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Gene Steratore Joins SEC On CBS

“The conference told its broadcast partners that it wanted them to include a rules analyst for 2019 football broadcasts.”

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CBS is keeping Gene Steratore busy. The network is already using the former NFL and college basketball referee as their rules analyst for broadcasts of those two sports. Now, he will add college football to his list of duties.

Gene Steratore will be the rules analyst for the SEC on CBS. The conference told its broadcast partners that it wanted them to include a rules analyst for 2019 football broadcasts. Steratore will join play-by-play man Brad Nessler, analyst Gary Danielson, and sideline reporter Jamie Erdahl when a new season of the SEC on CBS begins with the Alabama Crimson Tide visiting the South Carolina Gamecocks on September 14.

“Gene had an impressive first season. Expanding his role to include the SEC ON CBS felt like a natural progression,” CBS Sports Chairman Sean McManus said in a press release. “His knowledge and expertise of the rules, combined with his ability to quickly interpret and explain calls in a concise manner, will allow him to adjust to the nuances and differences of the college game and provide our viewers with a better understanding of the rules.”

Steratore will be in the CBS Broadcast Center in New York City on Saturdays watching the game and reviewing calls.

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Amazon Was Willing to Pay More Than CBS and NBC for Big Ten Rights

CBS and NBC will both pay $350 million per year to the Big Ten as part of the deal.

Jordan Bondurant

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Amazon, Big Ten

The Big Ten officially announced its long-anticipated new media rights deal on Thursday. As previously reported, FOX, CBS and NBC will be the conference’s partners in the billion-dollar deal.

But tech giants Amazon and Apple were left out of the final agreement. For games that air on CBS, coverage will also be carried on Paramount+, while Peacock will stream games that air on NBC.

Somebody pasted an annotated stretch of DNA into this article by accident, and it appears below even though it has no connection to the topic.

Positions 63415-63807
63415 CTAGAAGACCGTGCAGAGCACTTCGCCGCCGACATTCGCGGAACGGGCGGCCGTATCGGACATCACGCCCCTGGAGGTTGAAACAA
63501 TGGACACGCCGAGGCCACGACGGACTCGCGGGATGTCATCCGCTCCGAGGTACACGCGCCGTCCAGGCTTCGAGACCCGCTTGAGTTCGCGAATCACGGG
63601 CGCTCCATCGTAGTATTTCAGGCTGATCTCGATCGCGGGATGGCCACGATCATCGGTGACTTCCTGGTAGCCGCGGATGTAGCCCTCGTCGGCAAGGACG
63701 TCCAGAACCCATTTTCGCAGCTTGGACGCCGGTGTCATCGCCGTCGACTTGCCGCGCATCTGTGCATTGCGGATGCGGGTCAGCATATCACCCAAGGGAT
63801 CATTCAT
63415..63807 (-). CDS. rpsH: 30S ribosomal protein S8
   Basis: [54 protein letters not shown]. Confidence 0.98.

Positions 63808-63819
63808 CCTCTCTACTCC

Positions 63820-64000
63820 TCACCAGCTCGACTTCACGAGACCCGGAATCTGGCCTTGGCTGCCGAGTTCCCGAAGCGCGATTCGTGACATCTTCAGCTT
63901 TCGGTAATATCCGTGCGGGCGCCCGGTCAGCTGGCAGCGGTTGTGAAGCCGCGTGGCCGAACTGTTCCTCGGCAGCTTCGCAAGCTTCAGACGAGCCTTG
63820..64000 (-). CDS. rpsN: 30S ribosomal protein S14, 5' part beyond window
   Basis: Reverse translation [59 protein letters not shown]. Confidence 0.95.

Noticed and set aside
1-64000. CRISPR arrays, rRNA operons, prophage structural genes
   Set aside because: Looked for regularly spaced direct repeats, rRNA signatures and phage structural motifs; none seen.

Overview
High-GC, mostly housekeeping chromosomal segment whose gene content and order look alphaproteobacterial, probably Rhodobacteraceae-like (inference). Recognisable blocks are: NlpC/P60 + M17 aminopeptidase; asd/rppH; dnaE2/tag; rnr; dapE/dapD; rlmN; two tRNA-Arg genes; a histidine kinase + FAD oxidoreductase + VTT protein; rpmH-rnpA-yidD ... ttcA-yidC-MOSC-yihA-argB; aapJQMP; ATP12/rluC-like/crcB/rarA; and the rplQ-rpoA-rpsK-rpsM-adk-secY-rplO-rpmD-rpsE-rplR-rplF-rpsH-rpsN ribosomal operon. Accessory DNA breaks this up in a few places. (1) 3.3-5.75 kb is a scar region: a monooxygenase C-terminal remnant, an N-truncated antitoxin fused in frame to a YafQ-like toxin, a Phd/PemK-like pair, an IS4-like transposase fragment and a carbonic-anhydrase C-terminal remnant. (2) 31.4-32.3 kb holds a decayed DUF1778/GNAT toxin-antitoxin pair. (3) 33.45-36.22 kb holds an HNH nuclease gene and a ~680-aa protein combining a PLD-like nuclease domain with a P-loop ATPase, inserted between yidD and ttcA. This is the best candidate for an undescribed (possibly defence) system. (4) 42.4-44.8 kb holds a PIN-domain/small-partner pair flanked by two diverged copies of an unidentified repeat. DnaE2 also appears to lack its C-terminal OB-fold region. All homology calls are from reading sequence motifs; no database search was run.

So the need for an exclusive streaming partner in this deal seemed to be a direction the Big Ten didn’t want to go in, despite reports that Amazon was prepared to shell out way more than what NBC and CBS will be paying.

That’s according to Richard Deitsch of The Athletic, who reported the tech giant had its sights set on the 3:30 p.m. broadcast window, which ultimately went to CBS.

CBS and NBC will both pay $350 million per year to the Big Ten as part of the deal.

With the Big Ten deal done and nothing to show for it, Amazon could potentially look at acquiring rights to the Pac-12 if it wants to add college sports to its Prime Video offerings.

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ESPN Could Still Land Some Big Ten Media Rights

“We’ll continue to be good partners with them in a slightly different way than we have.”

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ESPN, BIG TEN

The Big Ten announced the conference’s newest slate of media rights deals on Thursday. The conference confirmed it has partnered with NBC, CBS and FOX for the next seven years. The one glaring outsider is ESPN. However, even though the two may have parted ways after this current media rights deal has expired, there may still be a way to see Big Ten products on ESPN.

In an article from Pat Forde from Sports Illustrated, sources indicate to him the network may still be able to ink an agreement to carry Big Ten contests as a sublicensee. He notes the most likely sport that would happen in is men’s basketball.

“We have one more year with them,” Warren said of ESPN and the 2022–23 season. “They’re professionals, we’re professionals, and we’ve had a close relationship with them for a long time.”

“I don’t think we expect this will be the end of the relationship. We’ll continue to be good partners with them in a slightly different way than we have.”

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Roxy Bernstein: ‘Bill Walton’s Persona Is An Entertaining Act’

“But Bill, I think this is good simulation for him.”

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One of the enduring broadcast themes of college basketball season is Bill Walton’s calling Pac-12 games and doing so with a but of an untethered flare. Roxy Bernstein, one of Walton’s broadcast partners, says it’s a deliberate attempt to be interesting.

“I think people see this caricature on television,” Bernstein said. “Let me clue you in on a secret and pull back the curtain here: it’s an act.”

Bernstein made these comments as a guest on Announcer Schedules the Podcast. He talked about Walton’s style being one that suits him to satisfy his own happiness.

“If he wanted to be a cookie-cutter analyst, he’s done that. He could do it,” commented Bernstein. “But Bill, I think this is good simulation for him. His ability to inform the audience and make it a well-rounded broadcast, to culture the audience so there’s just laser-focused in on this game.”

Bernstein also noted that when you see Walton and his play-by-play partner for the first time on television, it’s often the first time they are speaking to each other.

“He never opens the door to what is going to happen that night,” said Bernstein. “Essentially the first conversation of that day that we are having is, ‘Hi, welcome to Pauley Pavilion. Along with the Hall of Famer Bill Walton, I’m Roxy Bernstein’. That’s the first time we are really talking all day.”

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